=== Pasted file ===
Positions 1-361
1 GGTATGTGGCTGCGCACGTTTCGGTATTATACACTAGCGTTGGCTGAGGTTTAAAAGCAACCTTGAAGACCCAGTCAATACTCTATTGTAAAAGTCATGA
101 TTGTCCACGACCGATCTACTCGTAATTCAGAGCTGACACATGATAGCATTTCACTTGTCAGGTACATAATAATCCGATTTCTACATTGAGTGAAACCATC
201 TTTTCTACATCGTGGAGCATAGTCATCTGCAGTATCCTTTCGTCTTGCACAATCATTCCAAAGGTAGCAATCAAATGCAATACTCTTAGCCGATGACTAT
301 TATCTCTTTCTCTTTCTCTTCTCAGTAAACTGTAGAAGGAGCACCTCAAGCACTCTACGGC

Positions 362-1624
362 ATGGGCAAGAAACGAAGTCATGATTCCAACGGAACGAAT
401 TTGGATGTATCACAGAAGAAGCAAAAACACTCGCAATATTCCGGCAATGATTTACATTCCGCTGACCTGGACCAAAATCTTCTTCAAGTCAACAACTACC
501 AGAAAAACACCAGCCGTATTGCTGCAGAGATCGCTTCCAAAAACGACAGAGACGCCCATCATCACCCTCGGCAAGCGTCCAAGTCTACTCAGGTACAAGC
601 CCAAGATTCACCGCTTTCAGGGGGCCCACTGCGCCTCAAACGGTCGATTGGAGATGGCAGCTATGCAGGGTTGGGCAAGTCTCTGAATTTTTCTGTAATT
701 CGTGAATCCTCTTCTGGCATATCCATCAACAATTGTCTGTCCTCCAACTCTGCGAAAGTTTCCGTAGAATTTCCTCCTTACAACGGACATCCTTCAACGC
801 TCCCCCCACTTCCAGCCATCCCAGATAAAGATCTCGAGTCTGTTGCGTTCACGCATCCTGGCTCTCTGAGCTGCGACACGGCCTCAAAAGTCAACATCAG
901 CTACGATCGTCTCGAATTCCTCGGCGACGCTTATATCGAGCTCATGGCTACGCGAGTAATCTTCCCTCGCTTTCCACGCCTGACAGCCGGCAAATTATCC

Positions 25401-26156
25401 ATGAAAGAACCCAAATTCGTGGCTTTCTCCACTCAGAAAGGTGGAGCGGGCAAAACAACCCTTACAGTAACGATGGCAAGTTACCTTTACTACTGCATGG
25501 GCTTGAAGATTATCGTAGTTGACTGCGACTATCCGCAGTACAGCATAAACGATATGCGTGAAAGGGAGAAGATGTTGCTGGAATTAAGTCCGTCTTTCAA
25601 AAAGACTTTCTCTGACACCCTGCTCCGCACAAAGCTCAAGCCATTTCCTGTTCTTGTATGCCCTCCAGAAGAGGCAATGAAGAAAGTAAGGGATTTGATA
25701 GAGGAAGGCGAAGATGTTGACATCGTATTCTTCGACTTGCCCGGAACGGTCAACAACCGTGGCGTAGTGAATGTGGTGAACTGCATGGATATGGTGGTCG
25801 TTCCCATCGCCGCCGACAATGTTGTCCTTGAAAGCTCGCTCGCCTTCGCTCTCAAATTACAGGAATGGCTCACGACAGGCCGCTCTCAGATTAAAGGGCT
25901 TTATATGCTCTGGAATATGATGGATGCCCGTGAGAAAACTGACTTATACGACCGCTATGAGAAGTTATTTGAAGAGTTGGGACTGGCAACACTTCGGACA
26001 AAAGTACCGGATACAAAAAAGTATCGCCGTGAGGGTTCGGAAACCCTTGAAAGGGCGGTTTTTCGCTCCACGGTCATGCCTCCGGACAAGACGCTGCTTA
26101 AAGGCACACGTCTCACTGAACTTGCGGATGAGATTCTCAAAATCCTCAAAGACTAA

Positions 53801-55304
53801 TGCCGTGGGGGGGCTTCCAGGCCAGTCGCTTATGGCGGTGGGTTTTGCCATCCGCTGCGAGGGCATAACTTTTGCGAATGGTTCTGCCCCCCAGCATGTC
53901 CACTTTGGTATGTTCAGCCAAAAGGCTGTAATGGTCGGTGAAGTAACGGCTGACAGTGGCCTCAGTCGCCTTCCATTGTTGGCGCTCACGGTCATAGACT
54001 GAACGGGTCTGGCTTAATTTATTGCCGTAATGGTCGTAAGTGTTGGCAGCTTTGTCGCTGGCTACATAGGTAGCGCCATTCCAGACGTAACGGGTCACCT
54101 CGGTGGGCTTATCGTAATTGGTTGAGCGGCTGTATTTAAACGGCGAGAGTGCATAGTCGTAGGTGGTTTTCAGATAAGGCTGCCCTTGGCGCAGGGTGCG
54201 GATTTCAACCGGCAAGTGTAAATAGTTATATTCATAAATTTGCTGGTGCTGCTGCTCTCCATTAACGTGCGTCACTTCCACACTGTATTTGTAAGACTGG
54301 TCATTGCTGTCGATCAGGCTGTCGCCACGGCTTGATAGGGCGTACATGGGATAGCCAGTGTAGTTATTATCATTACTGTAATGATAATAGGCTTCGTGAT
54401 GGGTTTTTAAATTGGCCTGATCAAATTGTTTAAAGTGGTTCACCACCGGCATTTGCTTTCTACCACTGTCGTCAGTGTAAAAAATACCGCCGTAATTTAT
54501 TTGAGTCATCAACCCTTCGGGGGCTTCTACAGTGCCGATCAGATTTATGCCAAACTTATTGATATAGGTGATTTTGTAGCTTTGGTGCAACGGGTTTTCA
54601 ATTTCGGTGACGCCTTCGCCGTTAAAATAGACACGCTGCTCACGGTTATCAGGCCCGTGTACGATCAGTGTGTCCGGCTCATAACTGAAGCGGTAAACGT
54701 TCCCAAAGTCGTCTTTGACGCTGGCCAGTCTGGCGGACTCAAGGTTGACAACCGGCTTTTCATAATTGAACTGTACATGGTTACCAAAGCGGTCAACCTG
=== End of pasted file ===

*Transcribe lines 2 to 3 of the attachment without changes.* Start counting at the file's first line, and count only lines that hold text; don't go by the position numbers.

1 GGTATGTGGCTGCGCACGTTTCGGTATTATACACTAGCGTTGGCTGAGGTTTAAAAGCAACCTTGAAGACCCAGTCAATACTCTATTGTAAAAGTCATGA
101 TTGTCCACGACCGATCTACTCGTAATTCAGAGCTGACACATGATAGCATTTCACTTGTCAGGTACATAATAATCCGATTTCTACATTGAGTGAAACCATC